The Truth About Getting Married Later in Life

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Marriage is wonderful and I’m not here to debate the merits of getting married at any age. But there’s no getting around the fact that tying the knot in your 40s, 50s or even 60s involves some different considerations that it does in your 20s and 30s.

Beyond just sorting through wedding gifts and thank you notes, marriage between two people with longer histories involves important decisions concerning finances, children, assets, housing, and retirement.

Consider taking these steps to make sure you and your new soon-to-be spouse are on the same page financially.

Update your tax filing.

Let’s start with a fun one: taxes. The Internal Revenue Service suggests that all newlyweds update their status to make sure that the names on their tax returns match the names registered with the Social Security Administration. If not, any tax refund could be delayed. This is also a good time to talk to your accountant to determine whether or not it makes sense to file jointly or as married filing separately come tax time. There are benefits to both but you need to prepare in advance.

Combine your finances.

This can be a particularly hairy subject for older newlyweds who have both had long careers on their own. Not only are you more likely to have systems in place that you’re comforable with but you both have a better chance to be bringing significant assets into the marraige. This can complicate matters when considering combining your finances. Children from previous marriages only add to the confusion.

The Financial Planning Association suggests discussing each other’s credit histories, determine your comfort with debt, come to an agreement on how to share paychecks, savings, and bill payments, and set up one joint banking account and an individual account for each partner. As with everything, these are all personal decisions and your mileage may vary, but it’s important to be open and have these conversations before trouble arises.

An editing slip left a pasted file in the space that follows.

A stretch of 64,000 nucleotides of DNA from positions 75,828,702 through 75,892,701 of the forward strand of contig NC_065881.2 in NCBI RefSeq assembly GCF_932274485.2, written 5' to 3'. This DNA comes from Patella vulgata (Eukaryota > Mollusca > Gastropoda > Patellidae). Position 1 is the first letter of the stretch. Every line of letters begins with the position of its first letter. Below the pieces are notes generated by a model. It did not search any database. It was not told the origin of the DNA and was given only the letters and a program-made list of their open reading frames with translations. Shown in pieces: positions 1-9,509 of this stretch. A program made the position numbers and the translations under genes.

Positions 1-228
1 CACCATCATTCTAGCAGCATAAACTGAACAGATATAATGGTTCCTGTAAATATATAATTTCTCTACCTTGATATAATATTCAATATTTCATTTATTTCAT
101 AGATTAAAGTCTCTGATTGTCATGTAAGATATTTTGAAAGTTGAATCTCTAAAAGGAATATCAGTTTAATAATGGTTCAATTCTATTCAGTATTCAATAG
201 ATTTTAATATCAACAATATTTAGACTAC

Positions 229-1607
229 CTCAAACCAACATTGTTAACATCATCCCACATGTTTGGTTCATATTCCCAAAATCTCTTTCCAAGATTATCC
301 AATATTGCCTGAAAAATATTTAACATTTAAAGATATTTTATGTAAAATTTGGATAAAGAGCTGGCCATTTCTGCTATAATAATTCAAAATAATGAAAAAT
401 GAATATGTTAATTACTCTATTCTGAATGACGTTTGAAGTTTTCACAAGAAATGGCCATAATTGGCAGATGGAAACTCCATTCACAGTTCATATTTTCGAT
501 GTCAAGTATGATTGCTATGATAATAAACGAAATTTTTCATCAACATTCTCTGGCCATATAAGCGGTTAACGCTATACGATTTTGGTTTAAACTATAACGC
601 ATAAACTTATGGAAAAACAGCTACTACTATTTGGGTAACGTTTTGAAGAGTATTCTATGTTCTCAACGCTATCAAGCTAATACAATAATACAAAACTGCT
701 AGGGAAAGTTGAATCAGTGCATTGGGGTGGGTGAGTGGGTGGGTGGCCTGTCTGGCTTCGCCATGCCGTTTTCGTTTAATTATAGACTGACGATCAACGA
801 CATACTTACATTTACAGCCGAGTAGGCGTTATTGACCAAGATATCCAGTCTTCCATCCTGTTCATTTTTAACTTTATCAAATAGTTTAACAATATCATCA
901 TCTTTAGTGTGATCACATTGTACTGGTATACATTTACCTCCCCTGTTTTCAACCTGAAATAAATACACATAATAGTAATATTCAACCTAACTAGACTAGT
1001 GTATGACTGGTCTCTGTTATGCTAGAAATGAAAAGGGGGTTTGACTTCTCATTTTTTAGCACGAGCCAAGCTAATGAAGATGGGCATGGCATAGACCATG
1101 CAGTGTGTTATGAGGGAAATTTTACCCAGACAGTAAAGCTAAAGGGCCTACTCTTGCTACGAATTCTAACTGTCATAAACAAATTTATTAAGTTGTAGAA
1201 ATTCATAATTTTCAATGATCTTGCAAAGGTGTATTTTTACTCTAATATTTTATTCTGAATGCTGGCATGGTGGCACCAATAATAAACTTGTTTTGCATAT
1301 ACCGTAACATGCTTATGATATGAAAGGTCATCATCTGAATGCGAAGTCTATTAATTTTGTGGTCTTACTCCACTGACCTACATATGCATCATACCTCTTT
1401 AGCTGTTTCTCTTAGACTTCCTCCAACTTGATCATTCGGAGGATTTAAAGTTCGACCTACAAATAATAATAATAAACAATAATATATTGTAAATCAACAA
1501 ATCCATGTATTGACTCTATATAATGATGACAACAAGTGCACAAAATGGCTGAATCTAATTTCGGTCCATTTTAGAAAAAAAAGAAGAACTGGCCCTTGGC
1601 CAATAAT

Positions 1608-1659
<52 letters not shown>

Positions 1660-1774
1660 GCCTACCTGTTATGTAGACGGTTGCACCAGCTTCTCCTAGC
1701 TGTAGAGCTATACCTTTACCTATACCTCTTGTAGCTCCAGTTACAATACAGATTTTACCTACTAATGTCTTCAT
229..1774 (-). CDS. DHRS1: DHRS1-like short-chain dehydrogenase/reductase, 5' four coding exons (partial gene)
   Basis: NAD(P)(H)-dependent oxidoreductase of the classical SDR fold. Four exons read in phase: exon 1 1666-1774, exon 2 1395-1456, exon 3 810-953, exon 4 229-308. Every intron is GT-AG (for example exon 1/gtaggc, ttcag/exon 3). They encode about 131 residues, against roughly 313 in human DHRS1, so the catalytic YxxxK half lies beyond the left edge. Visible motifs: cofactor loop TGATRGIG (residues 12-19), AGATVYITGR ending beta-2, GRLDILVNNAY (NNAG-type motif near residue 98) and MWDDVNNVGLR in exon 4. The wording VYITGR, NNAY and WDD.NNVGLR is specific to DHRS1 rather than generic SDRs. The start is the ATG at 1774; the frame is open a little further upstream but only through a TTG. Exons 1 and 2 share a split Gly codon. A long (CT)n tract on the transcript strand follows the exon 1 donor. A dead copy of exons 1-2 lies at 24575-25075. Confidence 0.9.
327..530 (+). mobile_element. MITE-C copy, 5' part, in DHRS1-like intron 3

Talk about estate planning and retirement. 

A new spouse changes the game for estate planning, and your retirement plan will likely need to be updated as a result. It’s not only important to consider each other, but also children from previous relationships and existing agreements and arrangements. Think about updating your wills, your life insurance beneficiaries, your retirement accounts, your investment funds and other estate documents. And yes, prenuptial agreements should be in the mix.

AARP suggests that those marrying later in life have separate wills rather than a joint will. This will smooth potential complications with the future distribution of property.

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